Smokeless tobacco come in three primary forms. These include chewing tobacco, dip, and snuff. Chewing tobacco is generally not moist or ground, but are loose-leaf and must be crushed with the teeth in order to unlock the juice and flavor.
Dip (moist snuff) on the other hand, is usually moist and ground, and can be placed between the lip and gum where its flavor is consistently released. Dry snuff is pulverized tobacco that is inhaled directly through the nasal cavity. At one time it was believed that these methods of consuming tobacco or its properties was safer than smoking. This was found to be incorrect.
The Perceived Benefits of Smokeless Tobacco Over Cigarettes
The belief that smokeless tobacco was safer than smoking cigarettes was founded on the notion that the dangers of tobacco products rested in the burning of the substance alone. Many of the dangers of smoking cigarettes do, in fact, rest in the exposure to carbon monoxide, as well as the other 7,000 toxic chemicals tobacco produces when lit. However, burning tobacco is not the only place dangers lie. According to the National Cancer Institute, a minimum of 28 chemicals found in smokeless tobacco are known to cause cancer. One of these chemicals is polonium–210, which is a radioactive element that is most commonly found in fertilizers for tobacco.
Why do Some People Choose Smokeless Tobacco?
Individuals choose smokeless tobacco over traditional cigarettes for numerous reasons. Some find smokeless tobacco more accessible in places where smoking is prohibited. Others may partake in activities or work in areas where holding a cigarette is not a viable option. Working near volatile chemicals is an example of a workplace where smoking would be prohibited. Some professional athletes, farm hands, and ranchers are also widely known to take up smokeless tobacco. In these workplace situations, smokeless tobacco is the preferred choice of some individuals. However, the negative health effects are just as severe.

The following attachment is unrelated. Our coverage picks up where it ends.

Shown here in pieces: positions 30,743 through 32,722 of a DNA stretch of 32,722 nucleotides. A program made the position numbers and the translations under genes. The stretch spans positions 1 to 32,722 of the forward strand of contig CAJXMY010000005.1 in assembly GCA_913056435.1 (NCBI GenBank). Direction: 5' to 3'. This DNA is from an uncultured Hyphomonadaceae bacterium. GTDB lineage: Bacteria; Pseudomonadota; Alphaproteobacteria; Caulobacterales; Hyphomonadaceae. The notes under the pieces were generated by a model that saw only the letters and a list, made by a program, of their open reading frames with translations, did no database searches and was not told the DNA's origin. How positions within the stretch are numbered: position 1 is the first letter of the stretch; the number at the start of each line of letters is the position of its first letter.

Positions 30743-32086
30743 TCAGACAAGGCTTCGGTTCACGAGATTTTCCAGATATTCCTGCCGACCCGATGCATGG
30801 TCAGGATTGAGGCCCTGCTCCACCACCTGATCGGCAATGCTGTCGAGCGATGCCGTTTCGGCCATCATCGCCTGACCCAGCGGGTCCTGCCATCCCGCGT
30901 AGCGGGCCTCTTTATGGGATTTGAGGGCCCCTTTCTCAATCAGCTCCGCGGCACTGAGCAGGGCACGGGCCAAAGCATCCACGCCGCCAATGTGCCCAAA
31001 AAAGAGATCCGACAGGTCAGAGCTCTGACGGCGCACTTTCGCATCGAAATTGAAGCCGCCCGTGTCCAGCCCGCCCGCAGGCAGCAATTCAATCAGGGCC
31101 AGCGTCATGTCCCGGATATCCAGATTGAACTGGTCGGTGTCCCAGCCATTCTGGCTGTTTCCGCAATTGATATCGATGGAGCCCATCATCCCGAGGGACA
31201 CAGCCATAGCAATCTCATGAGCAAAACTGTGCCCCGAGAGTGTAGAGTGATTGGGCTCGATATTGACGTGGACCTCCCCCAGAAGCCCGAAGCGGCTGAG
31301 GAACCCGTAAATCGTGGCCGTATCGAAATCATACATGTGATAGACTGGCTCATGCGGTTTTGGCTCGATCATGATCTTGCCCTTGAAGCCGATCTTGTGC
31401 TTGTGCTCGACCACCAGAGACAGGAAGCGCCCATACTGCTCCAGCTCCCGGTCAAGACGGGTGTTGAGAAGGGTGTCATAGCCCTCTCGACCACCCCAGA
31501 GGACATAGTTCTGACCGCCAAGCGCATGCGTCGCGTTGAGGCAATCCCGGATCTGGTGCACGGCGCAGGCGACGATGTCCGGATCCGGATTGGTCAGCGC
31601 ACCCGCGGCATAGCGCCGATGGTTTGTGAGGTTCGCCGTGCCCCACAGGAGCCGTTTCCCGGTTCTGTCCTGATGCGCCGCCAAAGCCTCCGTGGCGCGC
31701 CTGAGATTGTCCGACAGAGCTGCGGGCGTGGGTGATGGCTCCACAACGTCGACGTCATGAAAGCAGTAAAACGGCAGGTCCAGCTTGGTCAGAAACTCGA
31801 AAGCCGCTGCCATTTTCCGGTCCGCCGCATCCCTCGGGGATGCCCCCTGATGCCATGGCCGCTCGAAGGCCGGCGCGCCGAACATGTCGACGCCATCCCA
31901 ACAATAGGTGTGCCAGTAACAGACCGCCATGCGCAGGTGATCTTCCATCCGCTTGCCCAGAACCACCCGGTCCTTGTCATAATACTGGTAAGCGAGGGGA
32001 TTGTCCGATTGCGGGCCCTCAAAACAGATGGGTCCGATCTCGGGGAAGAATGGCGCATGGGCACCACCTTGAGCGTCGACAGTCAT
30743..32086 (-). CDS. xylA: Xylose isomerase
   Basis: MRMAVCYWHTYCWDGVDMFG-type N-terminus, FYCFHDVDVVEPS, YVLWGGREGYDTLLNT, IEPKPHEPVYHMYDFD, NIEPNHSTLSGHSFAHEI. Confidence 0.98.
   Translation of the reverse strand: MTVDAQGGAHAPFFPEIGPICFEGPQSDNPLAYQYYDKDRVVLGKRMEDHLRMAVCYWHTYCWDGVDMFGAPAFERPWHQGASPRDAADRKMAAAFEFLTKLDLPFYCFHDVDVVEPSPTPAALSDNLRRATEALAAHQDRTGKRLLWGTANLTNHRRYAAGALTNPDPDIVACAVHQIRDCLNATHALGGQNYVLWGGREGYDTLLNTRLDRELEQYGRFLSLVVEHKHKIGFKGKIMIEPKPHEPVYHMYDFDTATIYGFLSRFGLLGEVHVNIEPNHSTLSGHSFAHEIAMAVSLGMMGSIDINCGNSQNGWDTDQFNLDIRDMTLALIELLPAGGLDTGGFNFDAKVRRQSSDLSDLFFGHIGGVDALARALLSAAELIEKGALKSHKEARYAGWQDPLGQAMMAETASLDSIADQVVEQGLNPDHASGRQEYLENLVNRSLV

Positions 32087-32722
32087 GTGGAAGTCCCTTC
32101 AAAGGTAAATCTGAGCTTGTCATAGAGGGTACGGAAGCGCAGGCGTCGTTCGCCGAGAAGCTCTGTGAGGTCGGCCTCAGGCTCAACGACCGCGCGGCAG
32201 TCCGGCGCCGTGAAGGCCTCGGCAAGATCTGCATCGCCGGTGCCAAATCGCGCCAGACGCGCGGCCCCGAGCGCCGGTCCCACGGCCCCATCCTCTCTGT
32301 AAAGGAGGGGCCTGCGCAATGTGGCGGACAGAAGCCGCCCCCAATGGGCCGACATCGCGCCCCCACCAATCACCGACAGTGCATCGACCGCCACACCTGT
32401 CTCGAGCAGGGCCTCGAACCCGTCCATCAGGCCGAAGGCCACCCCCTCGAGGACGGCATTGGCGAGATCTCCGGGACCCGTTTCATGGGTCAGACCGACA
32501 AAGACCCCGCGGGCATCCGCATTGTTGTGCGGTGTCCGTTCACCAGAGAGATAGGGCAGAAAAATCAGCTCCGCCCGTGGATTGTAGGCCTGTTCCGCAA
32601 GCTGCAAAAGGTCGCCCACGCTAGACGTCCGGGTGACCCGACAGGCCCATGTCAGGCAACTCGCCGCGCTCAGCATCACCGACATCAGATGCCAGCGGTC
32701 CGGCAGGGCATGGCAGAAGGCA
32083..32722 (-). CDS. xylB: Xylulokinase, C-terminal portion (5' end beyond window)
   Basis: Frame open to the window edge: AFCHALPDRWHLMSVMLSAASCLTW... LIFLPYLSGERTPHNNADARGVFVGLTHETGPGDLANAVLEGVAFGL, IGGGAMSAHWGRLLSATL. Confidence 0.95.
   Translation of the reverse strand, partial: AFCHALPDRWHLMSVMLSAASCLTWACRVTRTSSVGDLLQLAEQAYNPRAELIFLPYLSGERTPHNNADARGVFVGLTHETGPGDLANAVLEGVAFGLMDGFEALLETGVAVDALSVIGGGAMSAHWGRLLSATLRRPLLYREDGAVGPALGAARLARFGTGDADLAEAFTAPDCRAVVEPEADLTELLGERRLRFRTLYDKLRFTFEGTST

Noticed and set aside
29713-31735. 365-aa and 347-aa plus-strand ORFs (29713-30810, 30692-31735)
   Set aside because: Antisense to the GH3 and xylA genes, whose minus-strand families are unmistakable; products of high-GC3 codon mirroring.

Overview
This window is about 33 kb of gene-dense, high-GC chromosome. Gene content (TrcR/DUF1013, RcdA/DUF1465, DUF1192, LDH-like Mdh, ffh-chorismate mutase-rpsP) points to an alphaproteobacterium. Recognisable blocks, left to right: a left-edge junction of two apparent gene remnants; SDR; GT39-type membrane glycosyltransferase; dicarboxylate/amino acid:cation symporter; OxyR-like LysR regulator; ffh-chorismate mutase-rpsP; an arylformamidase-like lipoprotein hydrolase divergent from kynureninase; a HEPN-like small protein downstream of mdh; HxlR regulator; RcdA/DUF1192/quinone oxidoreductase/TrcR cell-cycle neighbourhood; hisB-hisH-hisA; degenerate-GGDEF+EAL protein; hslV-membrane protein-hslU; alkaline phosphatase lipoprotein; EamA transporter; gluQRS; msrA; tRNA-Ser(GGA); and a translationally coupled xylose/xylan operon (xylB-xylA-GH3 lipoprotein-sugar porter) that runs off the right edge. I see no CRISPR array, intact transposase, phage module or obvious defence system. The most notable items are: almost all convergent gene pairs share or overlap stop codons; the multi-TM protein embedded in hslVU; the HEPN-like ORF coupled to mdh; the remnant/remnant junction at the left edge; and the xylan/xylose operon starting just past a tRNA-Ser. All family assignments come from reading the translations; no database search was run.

The Effects of Smokeless Tobacco
The adverse effects of smokeless tobacco are severe and numerous. According to the National Library of Medicine, using smokeless tobacco can lead to cancer of the mouth, tongue, and throat; esophageal cancer; tooth and root decay; the gums may begin to fall away from the teeth; white patches or sores that are red in color, which are common among those who chew tobacco or dip, may also become cancerous. These are but a few of the negative health effects of smokeless tobacco.
Heart disease, stroke, heart attack, increased blood pressure and heart rate also accompany the ill effects of smokeless tobacco. These effects also include addiction. Severe nicotine addiction makes quitting even more difficult, which continues to increase the risks of health complications over time.
As many have failed to understand the dangers of partaking in smokeless tobacco, so have many succumb to disease, illness, and death. However, through education and support, you or someone you love can quit for good. There are numerous smoking cessation aids available, and many can be obtained without a prescription. You can also talk with your doctor to see what may work best for you.
Read more about smokeless tobacco addiction and treatment here: Smokeless Tobacco Addiction
For more motivation to quit smoking once and for all, visit The Real Cost of Smoking.
Read more about the effects cigarette smoke has on the human body at The Effects of Smoking.
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